Cecil Humphrey-Smith identifies this shield as the arms of the Diocese of Adelaide, Argent on a cross between four estoiles gules a pastoral staff overlaid by a mitre or.

The second coat is the arms of the Diocese of Newcastle: Gules a pastoral staff enfiled with a ducal coronet or all within a bordure sable semy of billets palewise argent. (The billets on the bordure are very hard to see here, but if you look closely at a larger image, they are there.)

All in all, a nice display of heraldry from the Antipodes.

Thursday, November 7, 2019

A (Comparatively) Simple Armorial Memorial

This next armorial memorial in Canterbury Cathedral is a comparatively simple one, and yet I can't help but think it holds every bit as much love and pathos as many of the larger, more complex ones.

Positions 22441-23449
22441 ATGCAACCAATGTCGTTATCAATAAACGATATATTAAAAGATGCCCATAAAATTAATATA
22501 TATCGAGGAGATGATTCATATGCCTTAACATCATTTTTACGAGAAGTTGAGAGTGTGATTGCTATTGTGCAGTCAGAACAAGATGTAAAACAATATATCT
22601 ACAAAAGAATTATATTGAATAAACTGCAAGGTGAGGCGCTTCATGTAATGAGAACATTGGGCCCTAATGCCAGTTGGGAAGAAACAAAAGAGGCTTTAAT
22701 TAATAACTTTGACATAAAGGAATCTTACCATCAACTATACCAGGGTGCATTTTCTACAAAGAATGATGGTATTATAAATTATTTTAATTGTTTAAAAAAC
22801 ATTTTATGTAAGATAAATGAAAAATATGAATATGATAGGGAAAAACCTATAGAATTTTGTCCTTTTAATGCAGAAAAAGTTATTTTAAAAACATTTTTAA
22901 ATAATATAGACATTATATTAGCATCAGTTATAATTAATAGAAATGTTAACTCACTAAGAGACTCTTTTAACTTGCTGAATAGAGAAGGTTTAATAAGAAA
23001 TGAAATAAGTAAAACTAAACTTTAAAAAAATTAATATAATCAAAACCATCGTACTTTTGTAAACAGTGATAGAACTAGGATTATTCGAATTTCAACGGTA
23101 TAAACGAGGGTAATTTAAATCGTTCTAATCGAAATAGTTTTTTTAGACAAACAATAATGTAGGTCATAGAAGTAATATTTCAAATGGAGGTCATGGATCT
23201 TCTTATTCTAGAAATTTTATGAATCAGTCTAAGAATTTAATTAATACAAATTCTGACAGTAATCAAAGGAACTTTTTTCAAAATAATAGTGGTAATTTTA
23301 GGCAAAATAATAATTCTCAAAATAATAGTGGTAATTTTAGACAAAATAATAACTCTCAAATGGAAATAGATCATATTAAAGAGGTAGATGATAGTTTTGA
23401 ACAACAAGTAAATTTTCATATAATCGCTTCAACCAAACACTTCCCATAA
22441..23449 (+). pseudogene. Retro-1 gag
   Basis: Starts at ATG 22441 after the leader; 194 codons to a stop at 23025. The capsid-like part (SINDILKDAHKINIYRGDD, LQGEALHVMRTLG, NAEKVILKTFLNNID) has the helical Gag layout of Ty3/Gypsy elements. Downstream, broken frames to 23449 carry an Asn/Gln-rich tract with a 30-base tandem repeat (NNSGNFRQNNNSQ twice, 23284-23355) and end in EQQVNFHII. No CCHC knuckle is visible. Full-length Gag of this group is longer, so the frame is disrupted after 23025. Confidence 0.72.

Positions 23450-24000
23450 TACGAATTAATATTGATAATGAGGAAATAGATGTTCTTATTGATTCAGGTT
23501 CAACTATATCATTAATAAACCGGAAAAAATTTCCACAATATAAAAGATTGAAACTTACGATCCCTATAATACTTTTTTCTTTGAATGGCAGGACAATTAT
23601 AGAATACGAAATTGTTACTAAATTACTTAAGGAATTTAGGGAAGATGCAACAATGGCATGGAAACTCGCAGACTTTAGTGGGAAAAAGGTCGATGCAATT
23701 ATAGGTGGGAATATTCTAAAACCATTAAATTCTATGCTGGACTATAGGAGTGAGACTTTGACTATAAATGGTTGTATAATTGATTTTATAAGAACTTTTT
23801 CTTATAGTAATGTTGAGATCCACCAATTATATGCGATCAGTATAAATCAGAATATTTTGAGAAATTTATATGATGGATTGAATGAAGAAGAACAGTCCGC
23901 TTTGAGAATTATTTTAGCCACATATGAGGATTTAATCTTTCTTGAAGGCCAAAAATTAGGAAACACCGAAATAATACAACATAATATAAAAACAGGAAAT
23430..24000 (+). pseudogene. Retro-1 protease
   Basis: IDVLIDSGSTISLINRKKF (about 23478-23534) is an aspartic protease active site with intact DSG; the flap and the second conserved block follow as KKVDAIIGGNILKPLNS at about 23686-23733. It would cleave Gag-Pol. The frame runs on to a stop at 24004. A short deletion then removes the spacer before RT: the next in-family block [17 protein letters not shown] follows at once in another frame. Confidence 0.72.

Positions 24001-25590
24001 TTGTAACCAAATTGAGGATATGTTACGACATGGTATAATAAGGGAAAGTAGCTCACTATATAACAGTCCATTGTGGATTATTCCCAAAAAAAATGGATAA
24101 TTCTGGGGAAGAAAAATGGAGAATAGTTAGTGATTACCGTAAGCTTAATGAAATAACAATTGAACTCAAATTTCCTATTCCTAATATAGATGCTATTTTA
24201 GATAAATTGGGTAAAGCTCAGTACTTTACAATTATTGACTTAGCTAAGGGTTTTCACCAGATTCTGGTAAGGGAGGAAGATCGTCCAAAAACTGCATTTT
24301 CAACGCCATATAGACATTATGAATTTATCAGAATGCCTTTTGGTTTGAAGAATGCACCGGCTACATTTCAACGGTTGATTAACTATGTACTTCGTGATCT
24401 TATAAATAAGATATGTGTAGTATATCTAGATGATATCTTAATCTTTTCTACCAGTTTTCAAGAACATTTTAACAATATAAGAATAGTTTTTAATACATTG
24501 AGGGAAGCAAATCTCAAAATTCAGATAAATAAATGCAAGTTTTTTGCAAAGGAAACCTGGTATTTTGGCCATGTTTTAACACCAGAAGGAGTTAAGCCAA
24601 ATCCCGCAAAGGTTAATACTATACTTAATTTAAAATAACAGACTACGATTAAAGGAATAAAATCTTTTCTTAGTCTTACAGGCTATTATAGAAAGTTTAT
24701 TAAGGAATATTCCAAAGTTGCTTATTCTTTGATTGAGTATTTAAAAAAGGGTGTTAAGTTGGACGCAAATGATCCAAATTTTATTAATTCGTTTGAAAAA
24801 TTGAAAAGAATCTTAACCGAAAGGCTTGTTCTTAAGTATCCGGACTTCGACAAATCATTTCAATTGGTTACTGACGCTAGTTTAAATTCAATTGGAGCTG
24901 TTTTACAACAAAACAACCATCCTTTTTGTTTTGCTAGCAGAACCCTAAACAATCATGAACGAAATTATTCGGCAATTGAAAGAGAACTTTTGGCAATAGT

Near this place
lies the Body of JOHN PORTER
of WANDSWORTH in the County of Surry Esqr.
He departed this Life
the 22d of March 1764, Aged 67.
He married CATHERINE
Daughter of
Lieut. General SUTTON
by whom he left
One Son and Five Daughters.

Requiescat in Pace.

John Porter of Allfarthing, married Catherine Sutton, daughter of Lt. Gen. Richard Sutton, and by her had six surviving children. The manor of Allfarthing, in Wandsworth (London), had been granted by James VI and I to his son Charles, apparently with a view toward it being given to Endymion Porter. Thomas Porter, son of Endymion, had a remainder interest but debt problems of his father caused the loss of the manor in 1652. Thomas Porter's brother, George Porter, recovered the manor and it descended to John Porter of Allfarthing, who was lord of the manor in 1723 when he married Catherine Sutton.

Still, it was the arms at the top of the memorial plaque which caught my attention.

This marital coat of arms is blazoned: Sable three porter’s bells argent and a canton ermine (Porter), impaled by Argent a canton sable (Sutton).